5 Social Selling Tips for the Socially Savvy Wealth Manager

Have you heard of social selling? Many wealth managers I speak to have not, yet they may be doing it without realising it. The basic idea is that an increasing number of businesses are using the major social media platforms (primarily LinkedIn and Twitter in the case of financial services firms) to 'sell' without actually 'selling', which is a dirty word to most wealth managers!

In terms of the business case for the proactive use of social media to build your business, according to LinkedIn:

  •           Just over 63% of social sellers report an increase in their sales revenue, versus 41% of non-social sellers
  •           84% of social sellers use LinkedIn; 48% use Twitter
  •           74% of consumers do research online before making a buying decision
  •           65% of buyers feel that a vendor's content had an impact on their decision to buy
  •           Your next generation of clients are 5x more likely than previous generations to think that social networks will be the hub of their financial information in the future

Pretty compelling stuff. So here are my top 5 tips for wealth managers to get to grips with social selling (actually they are more like questions you should be asking yourself, but hopefully they will stimulate the grey matter):

1) Just because you have a LinkedIn profile doesn't mean it is resonating with your prospects and clients! Is it       written in the first person? Have you written an interesting and engaging summary that is not just a list of your career achievements? Have you added a company brochure or other material to your profile? Is it keyword-optimised?

2) Have you run advanced searches for your target clients or introducers, saved them and set up alerts? How much can you find out about your target contacts before you connect with them? Please don't just send a generic invite when you connect - tailor it to the reader.

3) Does your employer have a LinkedIn Company Page and are you following it so you can like, comment and share regular updates with your contacts? Are you following your competitors, introducers and target firms on LinkedIn and Twitter?

4) Do you have a content strategy, either at a firm or individual level? How often do you post? Are your posts informing and educating your clients (good) or is it a sales pitch (bad)? If someone engages with your posts, what is your process for responding?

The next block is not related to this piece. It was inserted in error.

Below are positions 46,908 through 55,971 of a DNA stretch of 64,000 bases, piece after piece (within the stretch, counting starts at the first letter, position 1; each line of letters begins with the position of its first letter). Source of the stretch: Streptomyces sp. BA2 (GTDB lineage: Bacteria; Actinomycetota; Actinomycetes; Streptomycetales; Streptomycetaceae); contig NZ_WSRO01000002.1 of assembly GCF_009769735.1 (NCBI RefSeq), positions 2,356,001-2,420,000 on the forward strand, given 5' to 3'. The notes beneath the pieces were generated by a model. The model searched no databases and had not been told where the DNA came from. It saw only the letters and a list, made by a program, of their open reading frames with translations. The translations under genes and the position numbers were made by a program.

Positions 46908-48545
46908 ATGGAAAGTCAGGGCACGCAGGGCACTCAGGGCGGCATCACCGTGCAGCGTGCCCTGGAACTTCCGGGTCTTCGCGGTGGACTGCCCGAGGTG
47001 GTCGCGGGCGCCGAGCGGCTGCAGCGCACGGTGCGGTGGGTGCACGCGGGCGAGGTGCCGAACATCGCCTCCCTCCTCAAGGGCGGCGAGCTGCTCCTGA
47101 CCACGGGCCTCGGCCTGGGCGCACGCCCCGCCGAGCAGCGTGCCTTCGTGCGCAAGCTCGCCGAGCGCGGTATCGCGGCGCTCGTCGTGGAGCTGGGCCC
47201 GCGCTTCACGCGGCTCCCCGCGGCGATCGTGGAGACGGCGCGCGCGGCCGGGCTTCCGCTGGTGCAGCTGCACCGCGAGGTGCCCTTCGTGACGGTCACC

5) Sync up your phone's address book with the Twitter app and follow all of your contact on Twitter. This is great way to stay informed and may provide 'social signals' as a reason to get in touch.

As you can see, there is a lot more to social selling than merely having a LinkedIn profile. Many of my clients are thinking about how to 'future-proof their business and social selling is a great way to begin this process. Finally, check out your personalised Social Selling Index to see how effective your LinkedIn activities are.

Your LinkedIn Connections - Quality or Quantity?

During my LinkedIn workshops, I always encourage the attendees to debate whether it is better to have a small, but quality, network of contacts on LinkedIn or whether the 'scattergun' approach is better. I have my own views on this but ultimately your strategy will be very much down to personal choice and there isn't a right or wrong answer. However, here are my thoughts on each approach:


This is probably the way most LinkedIn users go - connect with as many people as possible, whether they be colleagues, friends, business contacts or even people they don't know. This is essentially the 'Facebook' approach to collecting names and there a number of advantages to having a large network - you stand a far better chance of being connected to people via a mutual contact in any searches you run; any content you write or post is likely to be seen by a larger number of people, and ultimately you are going to have much greater visibility across LinkedIn. The downside is that personally I don't really see a lot of point in being connected to people I have never met, or at least spoken to, in order to see whether we can help each other. Which leads nicely on to...


This is the approach I use in my business and one I strongly advocate to my clients, particularly if they are looking to use LinkedIn as a sales and/or referral tool. I would much rather have a network of 400-500 people I have had some contact with or know reasonably well, rather than an accumulation of random people - I like to keep my network focused towards my target market of financial services firms so that when I run searches, share updates or post content, they are seen by the right people and I therefore stand a much better chance of increasing my visibility and credibility within my chosen audience.

Ultimately, the approach you should take will be a balance between quality and quantity - you want a good-sized network for visibility, but not too large that it isn't manageable and you don't know many of the people you are connected to. So what is a 'good-sized' network? Most people seem to aim for the magic 500+ number!

My top 3 tips if you are using LinkedIn a sales/BD tool:

Give some careful thought to what you want your LinkedIn network to look like - don't just connect with anyone

Engage in some way with new connections - offer help, suggest a call/meeting, send them something of interest but do not sell!

Remove any contacts that you don't know or are no longer relevant to your LinkedIn objectives - go to My Network > Connections, tick any contacts you want to remove, then More > Remove

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